What’s the justificat­ion behind rate hike?

Dünya Executive - - COMMENTARY - Alaatt n AKTAS Economist

The Central Bank Monetary Policy Committee raised interest rates on late liquidity window borrowing by 75 basis points from 12.75 percent up to 13.50 percent. Because the Central Bank has been funding markets exclusivel­y through the late liquidity window since November last year, 13.50 percent is naturally the average borrowing cost.

We haven’t witnessed such a steep rate hike for more than a year. The last increase in rates on average borrowing funding costs was 1.45 percent in February last year compared to January.

But what happened suddenly that the Central Bank needed to make such a steep hike?

When we look at the Monetary Policy Committee announceme­nt made following its meeting on April 25, the only justificat­ion given is the increase in import prices. The reason listed in the previous statement for the necessity of raising rates - high core inflation - is not mentioned. But that may be understand­able: risks caused by import prices naturally include core inflation as well.

The latest consumer price index (CPI) released by the Turkish Statistica­l Office (TurkStat) shows a price increase in March of 10.23 percent. The average borrowing cost in March was 12.75 percent, so there is a gap of 2.52 percentage points. The gap looks set to widen even more with the rate hike to 13.50 percent.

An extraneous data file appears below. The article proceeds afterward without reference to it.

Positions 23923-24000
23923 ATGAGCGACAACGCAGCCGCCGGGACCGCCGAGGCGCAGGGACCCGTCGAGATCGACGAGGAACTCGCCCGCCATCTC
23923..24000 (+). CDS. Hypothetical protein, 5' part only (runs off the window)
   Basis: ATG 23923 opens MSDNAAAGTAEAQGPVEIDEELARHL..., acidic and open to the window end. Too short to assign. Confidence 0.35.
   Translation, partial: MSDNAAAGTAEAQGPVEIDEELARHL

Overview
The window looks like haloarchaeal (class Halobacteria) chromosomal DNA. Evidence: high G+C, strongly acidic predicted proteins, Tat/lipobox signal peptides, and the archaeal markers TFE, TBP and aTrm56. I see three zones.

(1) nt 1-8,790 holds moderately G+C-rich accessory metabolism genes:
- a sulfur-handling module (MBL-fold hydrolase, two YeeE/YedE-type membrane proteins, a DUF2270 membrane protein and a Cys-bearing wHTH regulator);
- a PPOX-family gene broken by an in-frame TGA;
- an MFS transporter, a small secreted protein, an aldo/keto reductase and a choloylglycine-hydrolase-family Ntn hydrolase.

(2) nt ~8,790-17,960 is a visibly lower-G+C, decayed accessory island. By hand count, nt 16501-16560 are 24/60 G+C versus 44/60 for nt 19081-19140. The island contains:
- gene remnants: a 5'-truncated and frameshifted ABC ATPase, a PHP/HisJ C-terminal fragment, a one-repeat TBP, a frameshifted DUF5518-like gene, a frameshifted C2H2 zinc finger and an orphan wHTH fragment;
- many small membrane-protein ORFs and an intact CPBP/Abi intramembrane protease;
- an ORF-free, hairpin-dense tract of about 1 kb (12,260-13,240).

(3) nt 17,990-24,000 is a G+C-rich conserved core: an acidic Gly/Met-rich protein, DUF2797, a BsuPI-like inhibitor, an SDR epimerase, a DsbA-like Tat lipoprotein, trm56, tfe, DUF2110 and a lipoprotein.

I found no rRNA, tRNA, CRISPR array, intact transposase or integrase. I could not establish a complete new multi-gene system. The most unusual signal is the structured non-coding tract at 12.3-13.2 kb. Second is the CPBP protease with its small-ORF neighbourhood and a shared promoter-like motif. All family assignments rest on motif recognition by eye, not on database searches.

W den ng nflat on rate gap

Speaking of which, annual CPI indeed reveals the inflation rate of the past 12 months, but as the funding given through the late liquidity window is due in one day, we actually have to look at the previous annual CPI change. Therefore, we can’t compare the average funding cost with the expected inflation for the upcoming 12 months.

We can’t know where inflation will be by the end of April and May. But if all goes normally, annual inflation is expected to be between 10 and 10.50 percent.

At a time when annual inflation is increasing, why would the central bank increase borrowing costs up to 13.50 percent?

Naturally, the Central Bank has more informatio­n regarding inflation trends. Therefore, the rate hike should be considered a signal that inflation will climb upwards in the coming months.

So, even though it seems that the gap between rates and inflation has widened, the expectatio­n is that it will again narrow as inflation goes up.

But what if inflation does not go up? How then will we justify this latest rate hike?

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